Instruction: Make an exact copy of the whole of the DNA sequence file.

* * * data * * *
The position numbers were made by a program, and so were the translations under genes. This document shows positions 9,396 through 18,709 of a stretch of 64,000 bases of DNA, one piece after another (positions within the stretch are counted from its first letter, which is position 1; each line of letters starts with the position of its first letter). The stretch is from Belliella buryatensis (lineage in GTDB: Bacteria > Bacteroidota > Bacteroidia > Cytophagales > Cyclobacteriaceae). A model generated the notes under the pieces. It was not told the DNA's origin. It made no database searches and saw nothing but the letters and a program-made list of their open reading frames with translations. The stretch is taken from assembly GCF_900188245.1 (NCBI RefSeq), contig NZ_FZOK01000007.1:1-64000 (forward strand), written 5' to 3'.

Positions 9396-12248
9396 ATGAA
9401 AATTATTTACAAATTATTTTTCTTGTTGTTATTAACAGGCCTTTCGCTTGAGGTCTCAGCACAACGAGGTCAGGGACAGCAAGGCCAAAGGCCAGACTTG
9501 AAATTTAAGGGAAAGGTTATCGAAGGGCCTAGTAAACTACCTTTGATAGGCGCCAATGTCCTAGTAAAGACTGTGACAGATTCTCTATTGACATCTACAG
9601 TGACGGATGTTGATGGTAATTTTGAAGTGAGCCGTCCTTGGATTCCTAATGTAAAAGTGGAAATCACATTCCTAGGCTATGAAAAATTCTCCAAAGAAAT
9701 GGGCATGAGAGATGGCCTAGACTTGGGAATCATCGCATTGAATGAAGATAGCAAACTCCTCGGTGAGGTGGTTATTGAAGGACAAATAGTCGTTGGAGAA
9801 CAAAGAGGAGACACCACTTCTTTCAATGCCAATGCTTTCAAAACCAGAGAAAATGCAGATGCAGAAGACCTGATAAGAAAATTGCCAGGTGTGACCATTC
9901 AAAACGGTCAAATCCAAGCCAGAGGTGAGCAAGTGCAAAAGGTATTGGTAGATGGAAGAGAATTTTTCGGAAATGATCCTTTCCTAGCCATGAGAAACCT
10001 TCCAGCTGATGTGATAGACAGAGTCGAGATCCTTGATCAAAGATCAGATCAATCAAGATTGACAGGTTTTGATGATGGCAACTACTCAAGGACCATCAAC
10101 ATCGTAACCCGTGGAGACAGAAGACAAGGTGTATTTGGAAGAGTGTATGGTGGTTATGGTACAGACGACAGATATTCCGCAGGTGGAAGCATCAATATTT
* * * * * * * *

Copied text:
The position numbers were made by a program, and so were the translations under genes. This document shows positions 9,396 through 18,709 of a stretch of 64,000 bases of DNA, one piece after another (positions within the stretch are counted from its first letter, which is position 1; each line of letters starts with the position of its first letter). The stretch is from Belliella buryatensis (lineage in GTDB: Bacteria > Bacteroidota > Bacteroidia > Cytophagales > Cyclobacteriaceae). A model generated the notes under the pieces. It was not told the DNA's origin. It made no database searches and saw nothing but the letters and a program-made list of their open reading frames with translations. The stretch is taken from assembly GCF_900188245.1 (NCBI RefSeq), contig NZ_FZOK01000007.1:1-64000 (forward strand), written 5' to 3'.

Positions 9396-12248
9396 ATGAA
9401 AATTATTTACAAATTATTTTTCTTGTTGTTATTAACAGGCCTTTCGCTTGAGGTCTCAGCACAACGAGGTCAGGGACAGCAAGGCCAAAGGCCAGACTTG
9501 AAATTTAAGGGAAAGGTTATCGAAGGGCCTAGTAAACTACCTTTGATAGGCGCCAATGTCCTAGTAAAGACTGTGACAGATTCTCTATTGACATCTACAG
9601 TGACGGATGTTGATGGTAATTTTGAAGTGAGCCGTCCTTGGATTCCTAATGTAAAAGTGGAAATCACATTCCTAGGCTATGAAAAATTCTCCAAAGAAAT
9701 GGGCATGAGAGATGGCCTAGACTTGGGAATCATCGCATTGAATGAAGATAGCAAACTCCTCGGTGAGGTGGTTATTGAAGGACAAATAGTCGTTGGAGAA
9801 CAAAGAGGAGACACCACTTCTTTCAATGCCAATGCTTTCAAAACCAGAGAAAATGCAGATGCAGAAGACCTGATAAGAAAATTGCCAGGTGTGACCATTC
9901 AAAACGGTCAAATCCAAGCCAGAGGTGAGCAAGTGCAAAAGGTATTGGTAGATGGAAGAGAATTTTTCGGAAATGATCCTTTCCTAGCCATGAGAAACCT
10001 TCCAGCTGATGTGATAGACAGAGTCGAGATCCTTGATCAAAGATCAGATCAATCAAGATTGACAGGTTTTGATGATGGCAACTACTCAAGGACCATCAAC
10101 ATCGTAACCCGTGGAGACAGAAGACAAGGTGTATTTGGAAGAGTGTATGGTGGTTATGGTACAGACGACAGATATTCCGCAGGTGGAAGCATCAATATTT